Biblical Archaeology Review 38:3, May/June 2012

Biblical Views: Spirited Discourse About God Language in the New Testament

By Ben Witherington III

In his discussion with the Samaritan woman in John 4, Jesus has some profound things to say about the nature of worship, as well as the nature of God: “The hour is coming and is now here, when the true worshipers will worship the Father in spirit and truth, for the Father seeks such as these to worship him. God is spirit, and those who worship him must worship in spirit and truth” (John 4:23–24).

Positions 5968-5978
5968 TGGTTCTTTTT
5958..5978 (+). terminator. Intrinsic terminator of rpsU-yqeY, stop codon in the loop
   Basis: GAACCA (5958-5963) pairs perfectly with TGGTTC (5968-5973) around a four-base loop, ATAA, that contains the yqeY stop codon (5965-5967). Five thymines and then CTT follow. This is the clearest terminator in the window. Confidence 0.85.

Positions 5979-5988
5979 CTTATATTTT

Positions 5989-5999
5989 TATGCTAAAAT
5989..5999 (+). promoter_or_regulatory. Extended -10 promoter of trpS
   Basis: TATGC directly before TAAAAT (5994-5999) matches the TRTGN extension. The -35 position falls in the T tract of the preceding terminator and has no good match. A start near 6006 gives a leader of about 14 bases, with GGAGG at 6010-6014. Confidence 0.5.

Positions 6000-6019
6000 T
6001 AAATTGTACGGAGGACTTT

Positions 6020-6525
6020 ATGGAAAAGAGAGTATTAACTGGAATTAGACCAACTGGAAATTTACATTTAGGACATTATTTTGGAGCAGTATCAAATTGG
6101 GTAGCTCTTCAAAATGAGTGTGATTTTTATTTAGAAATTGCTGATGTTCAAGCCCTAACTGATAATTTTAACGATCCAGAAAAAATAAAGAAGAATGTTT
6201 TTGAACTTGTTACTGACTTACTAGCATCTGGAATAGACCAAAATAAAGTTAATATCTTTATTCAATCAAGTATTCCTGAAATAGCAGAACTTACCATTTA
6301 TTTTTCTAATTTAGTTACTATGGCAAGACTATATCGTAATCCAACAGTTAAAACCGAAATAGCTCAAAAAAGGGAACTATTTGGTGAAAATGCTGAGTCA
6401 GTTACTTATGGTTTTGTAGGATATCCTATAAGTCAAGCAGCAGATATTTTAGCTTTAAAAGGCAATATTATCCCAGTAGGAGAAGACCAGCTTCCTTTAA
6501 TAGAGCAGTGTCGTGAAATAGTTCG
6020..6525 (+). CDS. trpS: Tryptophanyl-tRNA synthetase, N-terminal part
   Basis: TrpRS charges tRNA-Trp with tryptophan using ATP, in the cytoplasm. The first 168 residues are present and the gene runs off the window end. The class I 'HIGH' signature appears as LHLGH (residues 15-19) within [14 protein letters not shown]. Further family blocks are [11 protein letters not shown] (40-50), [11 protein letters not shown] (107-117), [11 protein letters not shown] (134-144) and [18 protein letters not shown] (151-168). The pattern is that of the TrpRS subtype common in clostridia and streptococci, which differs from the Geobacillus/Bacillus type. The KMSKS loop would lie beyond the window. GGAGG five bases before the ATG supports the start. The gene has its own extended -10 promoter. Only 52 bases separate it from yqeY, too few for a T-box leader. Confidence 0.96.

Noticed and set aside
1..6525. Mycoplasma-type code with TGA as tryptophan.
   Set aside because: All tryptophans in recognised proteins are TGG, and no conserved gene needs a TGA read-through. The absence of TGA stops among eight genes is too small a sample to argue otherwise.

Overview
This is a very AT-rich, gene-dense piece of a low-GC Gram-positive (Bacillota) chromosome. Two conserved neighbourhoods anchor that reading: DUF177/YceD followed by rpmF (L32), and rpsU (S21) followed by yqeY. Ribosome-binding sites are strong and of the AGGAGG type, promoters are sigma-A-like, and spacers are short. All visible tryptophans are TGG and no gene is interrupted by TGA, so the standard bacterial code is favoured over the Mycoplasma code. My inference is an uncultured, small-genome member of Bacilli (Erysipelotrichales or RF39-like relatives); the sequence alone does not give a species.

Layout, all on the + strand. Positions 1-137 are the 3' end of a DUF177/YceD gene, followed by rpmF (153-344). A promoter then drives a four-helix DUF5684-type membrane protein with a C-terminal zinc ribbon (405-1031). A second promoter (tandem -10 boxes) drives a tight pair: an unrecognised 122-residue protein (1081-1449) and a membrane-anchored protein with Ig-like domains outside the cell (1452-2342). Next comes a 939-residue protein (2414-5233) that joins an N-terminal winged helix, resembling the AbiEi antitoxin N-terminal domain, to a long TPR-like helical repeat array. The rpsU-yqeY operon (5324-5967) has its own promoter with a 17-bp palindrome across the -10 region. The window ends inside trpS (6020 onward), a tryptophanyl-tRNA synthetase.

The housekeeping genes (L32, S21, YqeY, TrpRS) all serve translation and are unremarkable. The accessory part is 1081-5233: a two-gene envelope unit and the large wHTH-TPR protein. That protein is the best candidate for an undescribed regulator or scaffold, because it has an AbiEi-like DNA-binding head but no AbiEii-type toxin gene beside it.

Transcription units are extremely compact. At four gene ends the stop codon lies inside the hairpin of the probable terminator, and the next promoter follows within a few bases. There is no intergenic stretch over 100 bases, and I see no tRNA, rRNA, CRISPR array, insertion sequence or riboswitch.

Start with Jesus’ observation about God: God in the divine essence is, by definition, spirit not flesh, not a material being. And yet in the same breath Jesus is perfectly happy to call God “Father.” In our over-sexed and gender-language-sensitive culture, it is understandable that the juxtaposition of “God is spirit” with “God is Father” might seem like an oxymoron. Doesn’t father imply male, and doesn’t maleness require flesh and gender? In fact, as the New Testament shows, the answer to this question, when it comes to God, is no. God is not male, God in the divine essence does not have a gendered identity, and yet God is the Father of Jesus and by extension the Father of all his adopted children as well. How so?

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